Research has shown that there are virtual crimes which are regarded to be sophisticated and need more reliance on digital technology than other crimes. Such examples include phishing, identity theft, and denial of service which is distrusted to many networks. These virtual crimes require heavy reliance on computing and computer programming. Can this be compared to physical crimes? Some virtual crimes which rely less on information technology knowledge include cyber stalking and child pornography. The virtual crimes that rely heavily on technological knowledge can be said to be firmly in the cybercrime field than those which do not rely. Although this is the case, the cyber component that is associated with them helps them to be easily differentiated with the physical crimes. There is the role of technology that comes with these crimes. Computers and other enhanced and complicated technologies may be regarded as the components of virtual crime through such roles as being the container of the data that is being targeted. Another way in which they play a role is that they are normally used to undertake virtual crimes. They can be used to hold evidence of virtual crime.
Technology: virtual crime against physical crime
One way of seeing virtual crime is that they are the same as physical crime safe for the digital version which they take. They are the same as a physical crime only that they take electronic form. It is clear that many forms of virtual crimes can be regarded as physical crimes if the electronic/digital components are removed from them. This is because the main aim of these crimes can be said to be the same. The targets of both crimes are the same. Identity theft, for example, can take place both in the virtual world and in the physical world. Although the two crimes can take place using different media, the intention (monitory gains) and the outcome (stolen identity) can be said to be the same.
In the physical crime scenario, the criminal will steal a wallet or a mail which has personal identification of the owner. In the year 2011, two men were charged for stealing credit and debit cards from mail boxes of wealthy neighborhoods in South Florida. After the thieves obtained the cards, then withdrew large amounts of money and made huge purchases, worth over $786000 for the victims. There have been many cases where thieves are interested with personal identification information for monetary purposes (Shrivastav, 2013).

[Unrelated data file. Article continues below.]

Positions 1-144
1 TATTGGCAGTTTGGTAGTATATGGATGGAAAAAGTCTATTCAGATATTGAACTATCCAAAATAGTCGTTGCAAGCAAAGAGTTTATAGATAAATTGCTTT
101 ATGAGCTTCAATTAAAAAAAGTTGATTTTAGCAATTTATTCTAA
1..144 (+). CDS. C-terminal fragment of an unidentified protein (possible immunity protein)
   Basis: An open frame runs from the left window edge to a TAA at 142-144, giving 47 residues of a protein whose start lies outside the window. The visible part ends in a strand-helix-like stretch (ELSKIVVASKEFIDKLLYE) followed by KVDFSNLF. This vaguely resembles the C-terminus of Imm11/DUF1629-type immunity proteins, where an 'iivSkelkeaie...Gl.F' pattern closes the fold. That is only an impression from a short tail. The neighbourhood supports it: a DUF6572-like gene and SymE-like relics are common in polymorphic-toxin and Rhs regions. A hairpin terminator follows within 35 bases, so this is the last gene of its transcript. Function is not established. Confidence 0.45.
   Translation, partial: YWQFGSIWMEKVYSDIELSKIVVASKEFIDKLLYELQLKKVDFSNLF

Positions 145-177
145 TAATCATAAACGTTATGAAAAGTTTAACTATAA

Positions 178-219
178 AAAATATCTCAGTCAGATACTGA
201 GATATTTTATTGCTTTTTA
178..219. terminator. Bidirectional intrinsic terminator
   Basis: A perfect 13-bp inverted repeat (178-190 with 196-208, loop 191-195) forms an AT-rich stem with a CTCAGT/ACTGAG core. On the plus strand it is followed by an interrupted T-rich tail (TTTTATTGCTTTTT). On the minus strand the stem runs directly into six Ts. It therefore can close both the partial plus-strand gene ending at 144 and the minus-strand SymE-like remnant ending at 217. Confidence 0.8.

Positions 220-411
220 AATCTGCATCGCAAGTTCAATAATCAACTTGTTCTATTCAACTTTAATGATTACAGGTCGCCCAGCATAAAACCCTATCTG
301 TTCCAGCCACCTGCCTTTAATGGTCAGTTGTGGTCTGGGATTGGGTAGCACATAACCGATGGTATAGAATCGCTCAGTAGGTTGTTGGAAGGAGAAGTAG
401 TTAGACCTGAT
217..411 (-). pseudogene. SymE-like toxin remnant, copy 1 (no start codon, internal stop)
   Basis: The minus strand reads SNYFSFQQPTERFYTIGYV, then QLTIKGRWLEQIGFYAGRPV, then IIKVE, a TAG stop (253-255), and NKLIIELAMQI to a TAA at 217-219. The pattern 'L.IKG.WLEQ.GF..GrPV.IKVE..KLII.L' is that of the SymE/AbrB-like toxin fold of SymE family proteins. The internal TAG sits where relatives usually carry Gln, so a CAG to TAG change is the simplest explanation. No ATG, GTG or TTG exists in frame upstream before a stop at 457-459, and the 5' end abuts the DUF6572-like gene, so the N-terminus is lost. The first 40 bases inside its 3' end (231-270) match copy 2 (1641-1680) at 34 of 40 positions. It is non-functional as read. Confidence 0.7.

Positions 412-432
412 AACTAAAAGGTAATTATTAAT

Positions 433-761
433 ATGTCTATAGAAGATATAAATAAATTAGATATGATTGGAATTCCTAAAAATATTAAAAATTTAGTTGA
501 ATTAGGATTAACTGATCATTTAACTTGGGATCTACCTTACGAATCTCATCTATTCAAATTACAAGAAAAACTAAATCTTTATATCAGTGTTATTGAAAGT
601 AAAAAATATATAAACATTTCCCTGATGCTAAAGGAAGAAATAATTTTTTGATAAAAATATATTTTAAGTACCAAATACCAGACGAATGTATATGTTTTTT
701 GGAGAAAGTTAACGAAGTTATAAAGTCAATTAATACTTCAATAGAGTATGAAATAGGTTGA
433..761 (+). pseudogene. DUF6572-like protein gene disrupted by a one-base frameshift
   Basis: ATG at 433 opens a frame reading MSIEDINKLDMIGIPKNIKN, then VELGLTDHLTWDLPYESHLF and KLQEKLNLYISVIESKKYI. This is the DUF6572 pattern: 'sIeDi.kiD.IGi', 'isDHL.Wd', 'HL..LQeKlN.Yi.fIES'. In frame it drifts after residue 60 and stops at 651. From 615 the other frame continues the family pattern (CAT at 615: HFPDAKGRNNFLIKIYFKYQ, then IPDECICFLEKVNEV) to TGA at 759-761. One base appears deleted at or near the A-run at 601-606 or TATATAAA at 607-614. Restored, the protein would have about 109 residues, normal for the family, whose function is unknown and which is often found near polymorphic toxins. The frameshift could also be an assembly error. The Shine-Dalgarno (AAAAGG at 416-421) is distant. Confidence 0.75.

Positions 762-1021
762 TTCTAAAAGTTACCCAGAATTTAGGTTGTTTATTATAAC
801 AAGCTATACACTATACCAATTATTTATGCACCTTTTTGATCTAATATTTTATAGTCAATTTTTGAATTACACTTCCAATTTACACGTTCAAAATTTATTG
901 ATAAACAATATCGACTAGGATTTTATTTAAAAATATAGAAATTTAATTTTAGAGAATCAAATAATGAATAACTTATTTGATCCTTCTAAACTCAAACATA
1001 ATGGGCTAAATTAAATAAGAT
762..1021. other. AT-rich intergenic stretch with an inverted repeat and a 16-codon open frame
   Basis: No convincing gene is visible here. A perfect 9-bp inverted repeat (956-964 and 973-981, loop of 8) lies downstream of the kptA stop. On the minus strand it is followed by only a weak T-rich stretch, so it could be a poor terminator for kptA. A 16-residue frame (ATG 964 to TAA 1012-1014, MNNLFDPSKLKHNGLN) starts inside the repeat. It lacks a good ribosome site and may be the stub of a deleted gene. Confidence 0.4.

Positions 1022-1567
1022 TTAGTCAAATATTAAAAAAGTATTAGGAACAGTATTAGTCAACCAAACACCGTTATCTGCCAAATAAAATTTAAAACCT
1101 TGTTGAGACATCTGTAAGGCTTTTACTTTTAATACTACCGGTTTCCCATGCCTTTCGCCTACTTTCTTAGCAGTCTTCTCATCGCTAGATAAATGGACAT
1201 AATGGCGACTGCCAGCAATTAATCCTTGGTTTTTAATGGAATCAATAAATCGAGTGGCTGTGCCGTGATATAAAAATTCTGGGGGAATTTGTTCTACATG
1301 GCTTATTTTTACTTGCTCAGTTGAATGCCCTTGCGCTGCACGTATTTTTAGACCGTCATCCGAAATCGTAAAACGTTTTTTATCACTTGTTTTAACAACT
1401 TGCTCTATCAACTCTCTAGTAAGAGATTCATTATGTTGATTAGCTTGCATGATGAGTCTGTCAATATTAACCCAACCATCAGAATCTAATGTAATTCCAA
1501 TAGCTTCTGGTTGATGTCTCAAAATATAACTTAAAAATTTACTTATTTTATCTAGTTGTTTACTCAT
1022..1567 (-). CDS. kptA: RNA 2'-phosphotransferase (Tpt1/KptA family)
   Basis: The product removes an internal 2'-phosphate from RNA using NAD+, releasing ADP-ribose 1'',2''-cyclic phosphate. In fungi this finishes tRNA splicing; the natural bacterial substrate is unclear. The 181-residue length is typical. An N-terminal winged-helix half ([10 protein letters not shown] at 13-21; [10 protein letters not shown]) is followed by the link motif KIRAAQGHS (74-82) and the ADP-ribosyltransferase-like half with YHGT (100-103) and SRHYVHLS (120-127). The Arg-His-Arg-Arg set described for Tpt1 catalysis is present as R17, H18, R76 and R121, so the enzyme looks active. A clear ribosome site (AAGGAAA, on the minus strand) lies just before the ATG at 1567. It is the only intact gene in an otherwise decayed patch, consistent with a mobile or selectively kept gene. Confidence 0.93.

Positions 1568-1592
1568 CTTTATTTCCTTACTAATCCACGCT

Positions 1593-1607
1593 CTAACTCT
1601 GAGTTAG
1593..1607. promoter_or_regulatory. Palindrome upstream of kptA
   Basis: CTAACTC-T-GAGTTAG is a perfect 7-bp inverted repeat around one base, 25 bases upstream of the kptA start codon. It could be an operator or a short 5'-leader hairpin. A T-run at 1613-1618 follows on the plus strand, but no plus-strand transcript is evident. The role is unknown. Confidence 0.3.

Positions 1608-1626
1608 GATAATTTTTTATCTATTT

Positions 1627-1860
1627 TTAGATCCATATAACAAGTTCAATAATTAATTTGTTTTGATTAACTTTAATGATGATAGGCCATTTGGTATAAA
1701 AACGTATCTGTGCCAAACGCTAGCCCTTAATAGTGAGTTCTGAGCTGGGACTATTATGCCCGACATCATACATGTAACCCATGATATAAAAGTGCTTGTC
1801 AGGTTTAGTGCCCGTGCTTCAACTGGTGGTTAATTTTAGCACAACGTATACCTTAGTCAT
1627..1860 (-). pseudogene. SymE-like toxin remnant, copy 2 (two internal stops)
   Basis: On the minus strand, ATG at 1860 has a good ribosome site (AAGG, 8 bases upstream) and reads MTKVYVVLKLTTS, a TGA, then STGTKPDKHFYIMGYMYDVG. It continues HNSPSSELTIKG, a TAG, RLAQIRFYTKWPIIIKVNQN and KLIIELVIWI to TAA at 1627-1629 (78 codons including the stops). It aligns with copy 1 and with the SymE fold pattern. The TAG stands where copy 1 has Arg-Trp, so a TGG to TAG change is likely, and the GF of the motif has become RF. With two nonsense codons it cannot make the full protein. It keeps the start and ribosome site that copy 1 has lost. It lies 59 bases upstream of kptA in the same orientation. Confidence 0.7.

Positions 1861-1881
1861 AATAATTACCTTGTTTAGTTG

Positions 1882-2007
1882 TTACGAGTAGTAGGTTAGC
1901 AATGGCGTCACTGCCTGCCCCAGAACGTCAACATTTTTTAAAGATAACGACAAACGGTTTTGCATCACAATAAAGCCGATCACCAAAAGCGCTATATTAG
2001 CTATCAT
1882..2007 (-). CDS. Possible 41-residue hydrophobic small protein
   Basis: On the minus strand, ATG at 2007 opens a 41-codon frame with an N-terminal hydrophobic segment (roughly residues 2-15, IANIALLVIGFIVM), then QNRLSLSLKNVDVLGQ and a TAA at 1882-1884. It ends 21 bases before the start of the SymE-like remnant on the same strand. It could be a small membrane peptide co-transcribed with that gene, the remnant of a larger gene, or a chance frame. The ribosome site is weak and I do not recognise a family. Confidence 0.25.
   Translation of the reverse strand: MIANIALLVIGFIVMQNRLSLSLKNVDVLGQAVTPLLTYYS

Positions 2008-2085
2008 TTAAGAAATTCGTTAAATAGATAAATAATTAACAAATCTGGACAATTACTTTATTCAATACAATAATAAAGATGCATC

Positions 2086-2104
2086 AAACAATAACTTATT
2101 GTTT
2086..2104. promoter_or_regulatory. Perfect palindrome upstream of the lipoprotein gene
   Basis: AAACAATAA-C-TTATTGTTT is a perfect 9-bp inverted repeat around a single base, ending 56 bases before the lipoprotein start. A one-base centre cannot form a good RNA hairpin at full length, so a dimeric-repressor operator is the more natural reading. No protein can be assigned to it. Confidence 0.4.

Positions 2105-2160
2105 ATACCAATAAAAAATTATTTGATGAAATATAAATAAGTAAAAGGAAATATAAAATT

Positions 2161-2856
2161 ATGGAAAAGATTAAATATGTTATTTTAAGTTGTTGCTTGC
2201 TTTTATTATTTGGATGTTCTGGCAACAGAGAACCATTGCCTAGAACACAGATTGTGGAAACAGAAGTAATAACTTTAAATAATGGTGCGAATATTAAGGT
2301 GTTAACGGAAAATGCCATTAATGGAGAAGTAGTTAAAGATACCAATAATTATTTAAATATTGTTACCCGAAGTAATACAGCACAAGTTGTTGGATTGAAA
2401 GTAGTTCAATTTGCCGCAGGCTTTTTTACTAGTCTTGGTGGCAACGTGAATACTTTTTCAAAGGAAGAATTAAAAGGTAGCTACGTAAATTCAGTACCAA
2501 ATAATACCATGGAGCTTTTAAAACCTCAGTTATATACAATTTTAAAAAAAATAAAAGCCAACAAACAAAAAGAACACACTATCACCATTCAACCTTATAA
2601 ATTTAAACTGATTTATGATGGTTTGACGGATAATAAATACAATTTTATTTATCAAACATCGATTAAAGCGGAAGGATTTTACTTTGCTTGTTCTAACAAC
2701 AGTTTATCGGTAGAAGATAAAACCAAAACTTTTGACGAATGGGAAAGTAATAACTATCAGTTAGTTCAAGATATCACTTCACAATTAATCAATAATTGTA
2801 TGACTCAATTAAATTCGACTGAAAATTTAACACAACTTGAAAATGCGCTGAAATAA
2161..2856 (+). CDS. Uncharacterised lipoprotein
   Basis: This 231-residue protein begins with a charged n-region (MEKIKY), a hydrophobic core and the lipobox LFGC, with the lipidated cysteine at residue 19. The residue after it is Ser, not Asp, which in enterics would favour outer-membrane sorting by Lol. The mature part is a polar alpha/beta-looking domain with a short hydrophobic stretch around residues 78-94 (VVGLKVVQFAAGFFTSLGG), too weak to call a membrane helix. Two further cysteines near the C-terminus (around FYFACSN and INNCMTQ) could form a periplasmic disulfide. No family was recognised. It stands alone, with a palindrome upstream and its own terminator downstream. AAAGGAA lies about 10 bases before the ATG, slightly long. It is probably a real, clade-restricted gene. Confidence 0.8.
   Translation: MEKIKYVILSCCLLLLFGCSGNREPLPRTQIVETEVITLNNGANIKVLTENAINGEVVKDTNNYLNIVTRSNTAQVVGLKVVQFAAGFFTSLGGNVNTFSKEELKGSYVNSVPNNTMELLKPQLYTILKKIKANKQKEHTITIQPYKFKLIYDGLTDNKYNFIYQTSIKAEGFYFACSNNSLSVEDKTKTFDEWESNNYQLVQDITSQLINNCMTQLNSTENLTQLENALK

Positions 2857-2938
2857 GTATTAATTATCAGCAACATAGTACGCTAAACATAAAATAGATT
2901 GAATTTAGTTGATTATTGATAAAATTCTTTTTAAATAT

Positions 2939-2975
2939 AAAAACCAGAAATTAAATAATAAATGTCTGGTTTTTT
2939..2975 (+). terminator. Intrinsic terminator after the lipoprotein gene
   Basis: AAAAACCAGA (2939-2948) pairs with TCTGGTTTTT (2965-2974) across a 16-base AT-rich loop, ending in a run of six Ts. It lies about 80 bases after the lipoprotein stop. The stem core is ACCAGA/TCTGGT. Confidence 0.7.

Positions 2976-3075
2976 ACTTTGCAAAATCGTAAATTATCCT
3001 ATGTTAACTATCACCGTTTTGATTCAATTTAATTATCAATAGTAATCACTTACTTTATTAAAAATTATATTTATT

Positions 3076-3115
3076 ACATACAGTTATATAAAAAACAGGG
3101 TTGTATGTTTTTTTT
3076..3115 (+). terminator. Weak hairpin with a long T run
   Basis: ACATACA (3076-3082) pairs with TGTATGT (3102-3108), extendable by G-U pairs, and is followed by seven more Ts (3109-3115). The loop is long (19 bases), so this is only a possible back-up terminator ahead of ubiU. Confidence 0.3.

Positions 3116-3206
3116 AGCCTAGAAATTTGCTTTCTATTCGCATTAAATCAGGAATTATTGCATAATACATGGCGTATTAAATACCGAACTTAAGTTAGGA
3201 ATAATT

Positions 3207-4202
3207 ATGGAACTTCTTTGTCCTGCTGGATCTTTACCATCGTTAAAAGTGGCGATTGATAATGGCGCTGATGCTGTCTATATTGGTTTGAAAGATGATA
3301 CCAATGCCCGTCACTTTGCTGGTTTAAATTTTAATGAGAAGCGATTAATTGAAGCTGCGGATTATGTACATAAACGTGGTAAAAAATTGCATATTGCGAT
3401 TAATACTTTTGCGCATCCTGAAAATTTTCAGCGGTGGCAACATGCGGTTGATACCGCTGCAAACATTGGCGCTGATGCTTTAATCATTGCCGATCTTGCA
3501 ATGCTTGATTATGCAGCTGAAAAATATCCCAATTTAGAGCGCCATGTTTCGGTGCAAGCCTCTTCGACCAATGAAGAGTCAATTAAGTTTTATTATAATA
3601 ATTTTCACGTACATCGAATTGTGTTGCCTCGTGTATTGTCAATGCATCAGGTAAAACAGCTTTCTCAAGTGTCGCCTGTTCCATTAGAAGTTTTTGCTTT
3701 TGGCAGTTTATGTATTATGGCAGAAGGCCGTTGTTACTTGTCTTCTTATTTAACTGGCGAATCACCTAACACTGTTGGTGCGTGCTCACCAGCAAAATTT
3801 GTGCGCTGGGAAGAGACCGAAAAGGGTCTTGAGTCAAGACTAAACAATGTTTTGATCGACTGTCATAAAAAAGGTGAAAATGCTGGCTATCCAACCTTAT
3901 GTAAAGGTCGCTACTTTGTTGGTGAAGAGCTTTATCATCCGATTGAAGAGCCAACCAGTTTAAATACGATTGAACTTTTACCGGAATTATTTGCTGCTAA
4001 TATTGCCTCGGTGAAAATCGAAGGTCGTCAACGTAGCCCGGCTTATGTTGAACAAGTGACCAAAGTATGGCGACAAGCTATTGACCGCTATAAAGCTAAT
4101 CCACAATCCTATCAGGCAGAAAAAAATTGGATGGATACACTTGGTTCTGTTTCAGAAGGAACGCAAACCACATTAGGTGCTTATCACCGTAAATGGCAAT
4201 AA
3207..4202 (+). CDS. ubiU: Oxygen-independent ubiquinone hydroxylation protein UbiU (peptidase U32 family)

In the virtual world, the theft is the same as the physical world as the same person identifiable information is being targeted by the thieves. In September 2012, there were two citizens from Romania who pleaded guilty of taking part in remotely accessing into many merchant computer systems in the United States for monetary reasons. The defendants accessed, in a remote manner, the point of sale systems (POS) of the merchant payment system. They also remotely installed keystroke loggers that helped them to read the keystrokes of the computers. This was in the quest to gain information. the fraudsters would get this information when the users swiped the cards. The thieves stole information from approximately 6000 victims and sold his information for profits. There is another incident where two defendants made use of peer-to-peer network software to look for systems that share files. They then stole client information from these file-sharing networks. They also stole the passwords and account information of the victims. They transferred funds from the bank accounts of the victims to their prepaid cards (Maheshwari,Hyman, & Agrawal, 2011).
In many instances, the law enforcement agencies strive to ensure that they understand what is going on in the virtual world. This has enhanced the routine activities that were once driven by paper forms. With this virtual world, criminals are mostly prosecuted using laws which are used in physical crimes. This shows that there is no difference in the two forms crimes. The crime is the same and only the form with which they are undertaken is different. As research and information from the department of justice point out, the laws that are used to combat and prosecute virtual criminals are not as comprehensive and wide as those that are used to prosecute the physical criminals. One example of this is that of computer fraud (18 U.S.C $1030). This crime is not considered to be part of a predicate offense used for racketeering. This is under Racketeer Influenced Corrupt Organizations (RICO) Act. This is one of the main tools that are used for prosecuting crime which is considered to be organized. As stated in the paper, organized criminals are continuously asking use of the internet and computers to undertake virtual crime. Despite this the case, the extent and the range of crime that are undertaken by organized criminals include both virtual and physical crimes. The government of Obama has requested that RICO Act be amended so that computer crime can be considered to be a predicate offense. With this, cyber-criminal organizations have been included in the list of targets coming under civil RICO so that offenses like bank fraud, wire fraud, and access device fraud have now been considered to be predicate offenses. The introduction computer fraud to the list of predicate crime is not immediately clear how this will help fight cybercrime (Maheshwari,Hyman, & Agrawal, 2011).